Miya is a leading global provider of comprehensive solutions for urban water efficiency. Miya's solution is based on best-practice methodology developed by the International Water Association (IWA).
In 1996, the IWA formed the Water Loss Task Force (WLTF). The Task Force was mandated with the task of standardizing the terminology and procedures used to carry out a water balance audit, as well as to develop clear and meaningful performance indicators to assess both the operational and financial performance of a water utility with respect to water loss.
The outputs of the WLTF's activities involved:
- A standard water balance using international terminology
- Performance indicators to assess the functioning of the water utility
- Strategies for water loss reduction
Many international standards have been developed using the IWA approach to water loss management. In addition, the strategies advocated by the WLTF became the best "practical approach" to reducing water losses in many countries.
A Standard Water Balance
The major challenge facing water utilities and municipalities is how to deal with high levels of Non-Revenue Water (NRW). NRW is the gap between the amount of water put into the distribution system and the amount of water for which customers are actually billed. High levels of NRW reflect huge volumes of water being lost through leaks (real/physical losses), water not being invoiced or not being accurately measured (apparent/ commercial losses) or both.
A water balance audit details how much of each type of loss is occurring and how much it is costing the water utility. The key concept behind this approach is that water should not be "unaccounted-for". In conducting a water balance audit, a quantity is determined for the major components of water consumption and water loss, and a price is placed on each component in order to assess its financial impact on the water utility. A detailed and accurate water balance forms the basis for an effective NRW management strategy.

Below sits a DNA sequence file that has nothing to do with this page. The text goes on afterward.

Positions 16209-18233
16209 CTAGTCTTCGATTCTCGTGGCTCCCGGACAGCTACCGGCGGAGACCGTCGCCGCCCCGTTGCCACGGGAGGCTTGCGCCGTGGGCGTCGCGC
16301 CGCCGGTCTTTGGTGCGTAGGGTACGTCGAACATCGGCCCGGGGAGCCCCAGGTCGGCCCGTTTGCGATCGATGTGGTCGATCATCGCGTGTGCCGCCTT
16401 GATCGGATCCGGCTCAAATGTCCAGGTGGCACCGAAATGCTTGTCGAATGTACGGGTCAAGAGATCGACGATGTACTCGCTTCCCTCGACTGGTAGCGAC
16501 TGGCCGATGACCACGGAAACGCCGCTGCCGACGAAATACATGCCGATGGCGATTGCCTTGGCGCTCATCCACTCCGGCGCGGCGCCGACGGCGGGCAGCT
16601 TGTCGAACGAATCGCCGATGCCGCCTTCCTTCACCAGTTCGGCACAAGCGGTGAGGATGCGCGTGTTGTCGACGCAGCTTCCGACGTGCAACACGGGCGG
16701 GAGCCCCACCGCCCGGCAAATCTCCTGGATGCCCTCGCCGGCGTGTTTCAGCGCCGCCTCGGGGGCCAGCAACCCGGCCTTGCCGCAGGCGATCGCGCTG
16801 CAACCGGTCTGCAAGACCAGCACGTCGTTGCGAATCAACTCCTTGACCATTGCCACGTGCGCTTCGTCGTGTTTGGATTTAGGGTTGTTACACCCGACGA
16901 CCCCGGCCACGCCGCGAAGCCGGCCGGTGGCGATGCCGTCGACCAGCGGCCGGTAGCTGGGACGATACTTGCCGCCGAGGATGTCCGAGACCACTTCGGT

The 4-Component Approach
The 4-Component diagram, shown below, is widely used to explain the types of activities that are effective in managing real and apparent losses.
Managing Real Losses
Real losses cannot be completely eliminated. The lowest technically achievable annual volume of real losses - for well-maintained and well-managed systems - is known as Unavoidable Annual Real Losses (UARL). Based on an appropriate combination of all four activities involved in leakage management (shown as arrows in the diagram), real losses can be kept to a minimum. In modern systems three of these methods have proved themselves to be more cost-effective in the short term than pipeline and asset management:
- Active leakage control
- Improvement of speed and quality of repairs
- Optimization of the pressure management in the system
In systems which were built from poor quality materials or which suffer from substandard installation practices, it is often necessary to consider medium and long term solutions which include pipeline and asset management.
Managing Apparent Losses
The following four components make up the IWA management strategy for apparent loss:
- Customer meter inaccuracies
- Unauthorized consumption, illegal connections, theft and fraud
- Data analysis errors, between archived data and data used for billing
- Data collection and transfer errors between meter and the billing system
Commercial losses should be no more than a few percentiles of authorized consumption. Combating commercial losses does not require substantial financial resources, but rather demands a firm commitment on the part of the utility management, political will, community support and incentives.
Dealing with all four components in a coordinated fashion will result in reducing the annual quantity of apparent losses to an economic level.
In some cases it is recommended that commercial loss reduction be the first step in an NRW reduction strategy, since it requires a relatively low investment and can result in immediate payback.